Unfinished business women men work family

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unfinished business women men work family

Unfinished Business: Women, Men, Work, Family by Anne-Marie Slaughter

A powerful, persuasive, thought-provoking vision for how to finish the long struggle for equality between men and women, work and family

When Anne-Marie Slaughter accepted her dream job as the first female director of policy planning at the U.S. State Department in 2009, she was confident she could juggle the demands of her position in Washington, D.C., with the responsibilities of her family life in suburban New Jersey. Her husband and two young sons encouraged her to pursue the job; she had a tremendously supportive boss, Secretary of State Hillary Clinton; and she had been moving up on a high-profile career track since law school. But then life intervened. Parenting needs caused her to make a decision to leave the State Department and return to an academic career that gave her more time for her family.

The reactions to her choice to leave Washington because of her kids led her to question the feminist narrative she grew up with. Her subsequent article for The Atlantic, Why Women Still Can’t Have It All, created a firestorm, sparked intense national debate, and became one of the most-read pieces in the magazine’s history.

Since that time, Anne-Marie Slaughter has pushed forward even further and broken free of her long-standing assumptions about work, life, and family. In the twenty-first century, the feminist movement has stalled, and though many solutions have been proposed for how women can continue to break the glass ceiling or rise above the “motherhood penalty,” so far no solution has been able to unite all women.

Now, in her refreshing and forthright voice, Anne-Marie Slaughter returns with her vision of what true equality between men and women really means and how we can get there. Slaughter takes a hard look at our reflexive beliefs—the “half-truths” we tell ourselves that are holding women back. Then she reveals the missing piece of the puzzle, a new focus that can reunite the women’s movement and provide a common banner under which both men and women can advance and thrive.

With moving personal stories, individual action plans, and a broad outline for change, Anne-Marie Slaughter presents a future in which all of us can finally finish the business of equality for women and men, work and family.
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Published 04.02.2019

Unfinished Business: Women Men Work Family

Unfinished Business

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Unfinished Business is therefore a compelling and accessible read for all those interested in gender, work and family politics in the twenty-first century, writes Hannah Walters. Anne-Marie Slaughter. One World Publications. The first woman to hold this position, Slaughter was edging ever closer to one of only a handful of higher appointments in Washington. But her job at the state department meant working away from her family home in Princeton, New Jersey, where her husband and two teenage sons lived. As established in a deeply personal opening chapter, Slaughter articulates how, for her at least, the pressures of her family and work lives grew increasingly incompatible as her career progressed and her children reached their teenage years. With her home and work commitments each growing ever more demanding, Slaughter made the complicated decision to leave her life in Washington behind, and return to Princeton.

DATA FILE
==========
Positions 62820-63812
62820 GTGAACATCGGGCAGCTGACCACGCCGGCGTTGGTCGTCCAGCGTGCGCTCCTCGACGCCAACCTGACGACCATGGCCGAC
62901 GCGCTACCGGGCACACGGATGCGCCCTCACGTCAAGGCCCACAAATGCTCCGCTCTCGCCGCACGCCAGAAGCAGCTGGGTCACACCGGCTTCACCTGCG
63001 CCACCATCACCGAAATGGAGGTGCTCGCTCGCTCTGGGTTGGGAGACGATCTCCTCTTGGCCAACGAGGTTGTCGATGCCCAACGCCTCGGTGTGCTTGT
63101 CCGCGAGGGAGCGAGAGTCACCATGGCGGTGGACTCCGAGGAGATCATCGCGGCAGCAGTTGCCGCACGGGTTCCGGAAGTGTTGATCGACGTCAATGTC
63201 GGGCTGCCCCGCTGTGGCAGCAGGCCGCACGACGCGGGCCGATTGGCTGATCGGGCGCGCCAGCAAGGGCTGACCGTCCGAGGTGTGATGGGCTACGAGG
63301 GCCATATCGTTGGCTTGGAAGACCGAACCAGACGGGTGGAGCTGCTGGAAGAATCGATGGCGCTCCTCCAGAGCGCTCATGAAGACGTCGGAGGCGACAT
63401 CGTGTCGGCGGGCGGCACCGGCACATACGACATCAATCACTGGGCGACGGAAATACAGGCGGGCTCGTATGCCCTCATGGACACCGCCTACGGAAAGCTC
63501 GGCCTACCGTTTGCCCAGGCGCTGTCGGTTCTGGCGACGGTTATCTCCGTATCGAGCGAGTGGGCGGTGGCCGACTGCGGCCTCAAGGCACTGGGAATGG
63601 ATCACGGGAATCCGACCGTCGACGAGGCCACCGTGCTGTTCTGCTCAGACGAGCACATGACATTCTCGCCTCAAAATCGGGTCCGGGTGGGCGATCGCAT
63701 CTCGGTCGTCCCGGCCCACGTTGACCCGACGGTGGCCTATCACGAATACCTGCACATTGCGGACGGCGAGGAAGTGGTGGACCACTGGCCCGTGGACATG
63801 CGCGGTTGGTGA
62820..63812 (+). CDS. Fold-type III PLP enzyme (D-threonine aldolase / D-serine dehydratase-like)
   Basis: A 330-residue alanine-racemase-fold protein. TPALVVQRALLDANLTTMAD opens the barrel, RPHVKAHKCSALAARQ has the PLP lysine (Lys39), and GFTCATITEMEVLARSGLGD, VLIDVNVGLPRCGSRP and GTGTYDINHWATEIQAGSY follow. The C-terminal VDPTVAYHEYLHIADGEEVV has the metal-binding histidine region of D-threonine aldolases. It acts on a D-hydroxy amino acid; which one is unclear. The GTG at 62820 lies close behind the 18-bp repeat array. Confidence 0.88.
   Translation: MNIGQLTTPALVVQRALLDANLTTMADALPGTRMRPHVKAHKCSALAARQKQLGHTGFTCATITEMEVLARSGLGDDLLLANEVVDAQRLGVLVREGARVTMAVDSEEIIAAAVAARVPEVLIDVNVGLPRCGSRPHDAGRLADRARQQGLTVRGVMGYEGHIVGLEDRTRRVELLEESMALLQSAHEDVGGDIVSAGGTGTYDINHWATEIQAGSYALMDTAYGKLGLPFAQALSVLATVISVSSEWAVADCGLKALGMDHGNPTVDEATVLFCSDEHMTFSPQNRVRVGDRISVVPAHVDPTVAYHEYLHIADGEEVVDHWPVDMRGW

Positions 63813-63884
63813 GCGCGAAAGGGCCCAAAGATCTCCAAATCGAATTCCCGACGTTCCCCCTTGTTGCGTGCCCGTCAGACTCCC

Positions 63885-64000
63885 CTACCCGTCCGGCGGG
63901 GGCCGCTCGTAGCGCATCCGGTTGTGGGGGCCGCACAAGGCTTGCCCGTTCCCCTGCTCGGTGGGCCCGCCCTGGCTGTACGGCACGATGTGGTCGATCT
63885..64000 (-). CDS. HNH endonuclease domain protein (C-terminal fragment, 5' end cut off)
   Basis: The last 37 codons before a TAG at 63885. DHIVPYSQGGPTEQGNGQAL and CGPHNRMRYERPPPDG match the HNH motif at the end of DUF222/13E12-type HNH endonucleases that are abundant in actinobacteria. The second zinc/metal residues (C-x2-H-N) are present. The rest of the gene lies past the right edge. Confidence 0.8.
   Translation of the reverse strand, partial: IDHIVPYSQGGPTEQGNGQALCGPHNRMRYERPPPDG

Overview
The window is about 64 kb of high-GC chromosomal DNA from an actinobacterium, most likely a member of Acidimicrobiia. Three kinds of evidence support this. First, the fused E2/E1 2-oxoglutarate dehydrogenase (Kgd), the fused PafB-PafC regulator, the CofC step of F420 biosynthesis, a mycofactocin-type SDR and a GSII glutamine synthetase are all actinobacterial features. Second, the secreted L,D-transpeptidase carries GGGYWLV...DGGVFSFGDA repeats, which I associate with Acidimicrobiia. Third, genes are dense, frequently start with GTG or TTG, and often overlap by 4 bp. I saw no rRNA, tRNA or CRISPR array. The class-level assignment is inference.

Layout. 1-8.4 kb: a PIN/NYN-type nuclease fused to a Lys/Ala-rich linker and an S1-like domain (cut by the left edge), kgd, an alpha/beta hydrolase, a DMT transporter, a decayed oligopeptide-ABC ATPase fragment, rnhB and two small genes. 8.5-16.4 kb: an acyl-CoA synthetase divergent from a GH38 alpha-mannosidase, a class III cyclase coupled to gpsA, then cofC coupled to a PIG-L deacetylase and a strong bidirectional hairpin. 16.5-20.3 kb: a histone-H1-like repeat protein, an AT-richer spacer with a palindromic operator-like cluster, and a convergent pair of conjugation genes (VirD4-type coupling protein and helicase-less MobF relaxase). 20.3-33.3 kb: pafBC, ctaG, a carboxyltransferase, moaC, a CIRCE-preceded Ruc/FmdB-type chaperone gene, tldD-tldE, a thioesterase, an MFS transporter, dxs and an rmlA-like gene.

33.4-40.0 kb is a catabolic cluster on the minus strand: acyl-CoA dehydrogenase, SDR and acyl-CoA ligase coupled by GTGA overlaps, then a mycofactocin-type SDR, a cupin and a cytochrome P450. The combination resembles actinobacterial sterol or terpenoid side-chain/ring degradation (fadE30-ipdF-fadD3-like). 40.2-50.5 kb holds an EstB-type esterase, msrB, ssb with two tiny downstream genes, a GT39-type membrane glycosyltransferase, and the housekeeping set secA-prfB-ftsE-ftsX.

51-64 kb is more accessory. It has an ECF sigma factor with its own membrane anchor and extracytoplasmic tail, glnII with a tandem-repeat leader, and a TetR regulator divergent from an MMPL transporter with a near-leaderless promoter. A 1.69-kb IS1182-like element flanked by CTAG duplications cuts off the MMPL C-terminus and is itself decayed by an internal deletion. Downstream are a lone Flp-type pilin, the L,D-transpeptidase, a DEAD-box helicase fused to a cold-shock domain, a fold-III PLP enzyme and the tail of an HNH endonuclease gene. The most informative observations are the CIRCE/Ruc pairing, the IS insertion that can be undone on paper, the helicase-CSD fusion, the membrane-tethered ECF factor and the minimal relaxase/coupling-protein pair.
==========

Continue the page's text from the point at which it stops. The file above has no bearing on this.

In , Slaughter wrote an Atlantic article explaining why she had left her high-powered government job working for Hillary Clinton to return to academia. The piece was a sensation, attracting 3 million clicks, and it prompted her to develop the theme into this book. She wants child-rearing to be given greater status in society, so that choosing it over paid work does not seem like a defeat. She marshals an impressive array of evidence for the importance of caring work, belying the easy line that it is undervalued because no particular qualifications or skills are needed. Effective early-years teaching requires discipline, multitasking, patience, attention to detail and the ability to entertain and inspire. The problem is that its outcomes are hard to measure, particularly in immediate monetary terms, and our capitalist system finds it hard to assess other types of value. Slaughter cites a study that began in North Carolina in the s, where a group of disadvantaged children received eight hours of high-quality care a day and excellent nutrition from birth to age five; four decades later, they were more than four times as likely to have a degree than the control group.

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Heather Boushey. This discrimination not only prevents women from getting ahead but also discourages men from taking a more active role in family responsibilities. Slaughter sees the issue as squarely a structural one. An increasing number of women and men are left frazzled and stressed, trying to address conflicts between their family and a career characterized by long hours and little flexibility. The book hit a nerve because it was personal and compelling while describing a common experience. Slaughter was not known as an expert on labor market or family issues.

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